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Food and HIV-related Stigma exploring the socio-cultural aspects in South Africa

Titilayo Okoror, PhD Candidate1, Collins O. Airhihenbuwa, PhD, MPH1, Olive Shisana, Ph D2, Mpunmi Dirwayi-Zungu, Msc2, Edward A. Smith, DrPH3, Darigg Brown, MPH1, and Julia Louw2. (1) Department of Biobehavioral Health, Penn State University, 315 East Health & Human Development, University Park, State College, PA 16801, 814-865-2007, tao122@psu.edu, (2) Human Sciences Research Council, Private Bag X9182, Cape Town, South Africa, (3) Prevention Research Center, The Pennsylvania State University, S-109 Henderson Building, University Park, PA 16802

Research studies on HIV-related stigma have focused extensively on its impact on sharing utensils such as cups, and cutleries. However, HIV-related stigma goes beyond willingness to share utensils, especially in African societies, since the socio-cultural function of food exceeds its role as a source of nutrition in these societies. Food preparation, such as who does the cooking, who it is shared with, the hierarchy in which it is served, the seating arrangement while eating are few of the ways in which food function as a mode of defining and describing relationships and cultural identity. At the end of 2 years of a 5 year HIV and AIDS stigma related study funded by NIH, 50 focus groups and 59 key informant interviews have been conducted among 481 men and women in three Black communities (Khayelitsha, Gugulethu, and Mitchell's Plain) around Cape Town, South Africa. Participants were persons living with HIV and AIDS (PLWHA), health care workers, and community members and leaders. We use the PEN-3 cultural model to examine the meanings and the contexts of HIV and AIDS-related stigma in South Africa. Preliminary findings show that PLWHA would not disclose their HIV status to avoid being isolated from participating in the socio-cultural aspects of food preparation, while others that have disclosed have experienced alienation. The symbolic meanings of food should be a major consideration in addressing reducing and eliminating HIV and AIDS related stigma in South Africa.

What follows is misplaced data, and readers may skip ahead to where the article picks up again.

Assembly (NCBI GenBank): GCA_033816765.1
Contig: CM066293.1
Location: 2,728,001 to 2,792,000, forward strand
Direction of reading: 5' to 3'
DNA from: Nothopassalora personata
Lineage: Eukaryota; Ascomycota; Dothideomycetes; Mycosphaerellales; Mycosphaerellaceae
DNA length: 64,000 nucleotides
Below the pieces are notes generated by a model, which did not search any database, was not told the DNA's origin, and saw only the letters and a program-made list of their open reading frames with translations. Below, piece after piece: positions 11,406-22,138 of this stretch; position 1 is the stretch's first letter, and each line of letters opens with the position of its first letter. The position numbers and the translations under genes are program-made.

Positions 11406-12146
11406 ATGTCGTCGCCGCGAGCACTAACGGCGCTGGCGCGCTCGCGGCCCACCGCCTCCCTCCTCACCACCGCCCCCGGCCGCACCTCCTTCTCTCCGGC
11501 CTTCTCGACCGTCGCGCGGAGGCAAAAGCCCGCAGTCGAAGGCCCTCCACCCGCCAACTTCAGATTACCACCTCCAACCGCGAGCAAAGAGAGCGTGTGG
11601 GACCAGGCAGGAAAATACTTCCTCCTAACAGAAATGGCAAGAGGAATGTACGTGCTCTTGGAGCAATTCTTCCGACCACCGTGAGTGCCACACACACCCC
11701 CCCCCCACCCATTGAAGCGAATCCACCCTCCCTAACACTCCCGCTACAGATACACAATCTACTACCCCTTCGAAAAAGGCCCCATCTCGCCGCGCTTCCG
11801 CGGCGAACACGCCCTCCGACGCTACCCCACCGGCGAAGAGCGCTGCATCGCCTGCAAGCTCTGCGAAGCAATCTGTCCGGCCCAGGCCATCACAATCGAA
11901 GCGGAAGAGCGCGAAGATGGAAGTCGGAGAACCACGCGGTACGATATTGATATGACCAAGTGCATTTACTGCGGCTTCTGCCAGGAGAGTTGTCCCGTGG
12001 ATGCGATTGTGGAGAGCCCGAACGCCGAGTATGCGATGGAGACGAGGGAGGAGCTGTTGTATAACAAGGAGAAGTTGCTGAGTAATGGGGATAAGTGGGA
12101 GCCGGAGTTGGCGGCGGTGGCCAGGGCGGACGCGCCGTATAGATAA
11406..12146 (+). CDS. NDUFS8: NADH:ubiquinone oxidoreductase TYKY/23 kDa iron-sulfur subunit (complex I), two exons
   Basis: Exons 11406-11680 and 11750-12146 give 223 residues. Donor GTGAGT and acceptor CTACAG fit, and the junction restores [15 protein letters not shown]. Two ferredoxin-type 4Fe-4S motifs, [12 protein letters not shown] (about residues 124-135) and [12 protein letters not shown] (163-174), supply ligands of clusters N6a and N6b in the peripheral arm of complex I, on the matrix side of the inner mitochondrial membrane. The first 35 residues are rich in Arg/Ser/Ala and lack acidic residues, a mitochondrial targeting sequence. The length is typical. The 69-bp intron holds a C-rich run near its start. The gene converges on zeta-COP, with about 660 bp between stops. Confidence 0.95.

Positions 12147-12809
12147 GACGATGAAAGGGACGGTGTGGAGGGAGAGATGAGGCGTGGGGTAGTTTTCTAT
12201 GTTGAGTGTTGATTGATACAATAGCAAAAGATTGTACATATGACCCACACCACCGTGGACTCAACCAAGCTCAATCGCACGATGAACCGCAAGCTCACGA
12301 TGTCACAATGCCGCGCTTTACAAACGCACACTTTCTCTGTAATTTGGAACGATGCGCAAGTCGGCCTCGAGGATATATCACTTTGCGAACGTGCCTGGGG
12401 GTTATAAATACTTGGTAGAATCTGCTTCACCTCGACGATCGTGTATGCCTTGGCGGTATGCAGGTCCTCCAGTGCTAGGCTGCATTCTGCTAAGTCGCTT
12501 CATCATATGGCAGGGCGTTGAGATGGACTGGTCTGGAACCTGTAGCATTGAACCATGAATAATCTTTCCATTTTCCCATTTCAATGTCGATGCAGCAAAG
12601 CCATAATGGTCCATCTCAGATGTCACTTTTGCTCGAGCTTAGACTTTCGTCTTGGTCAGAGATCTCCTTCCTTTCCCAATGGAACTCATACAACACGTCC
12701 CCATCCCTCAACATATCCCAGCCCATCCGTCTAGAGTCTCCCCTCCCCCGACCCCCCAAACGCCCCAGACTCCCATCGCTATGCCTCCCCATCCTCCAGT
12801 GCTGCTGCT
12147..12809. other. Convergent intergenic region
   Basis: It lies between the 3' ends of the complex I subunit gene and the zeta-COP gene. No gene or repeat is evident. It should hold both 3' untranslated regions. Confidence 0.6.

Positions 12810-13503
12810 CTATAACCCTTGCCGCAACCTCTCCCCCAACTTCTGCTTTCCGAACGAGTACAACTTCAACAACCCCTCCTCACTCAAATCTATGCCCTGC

Learning Objectives:

Keywords: HIV/AIDS, Food and Nutrition

Presenting author's disclosure statement:

Any relevant financial relationships? No

Sociocultural Dimensions of HIV Prevention and Care

The 134th Annual Meeting & Exposition (November 4-8, 2006) of APHA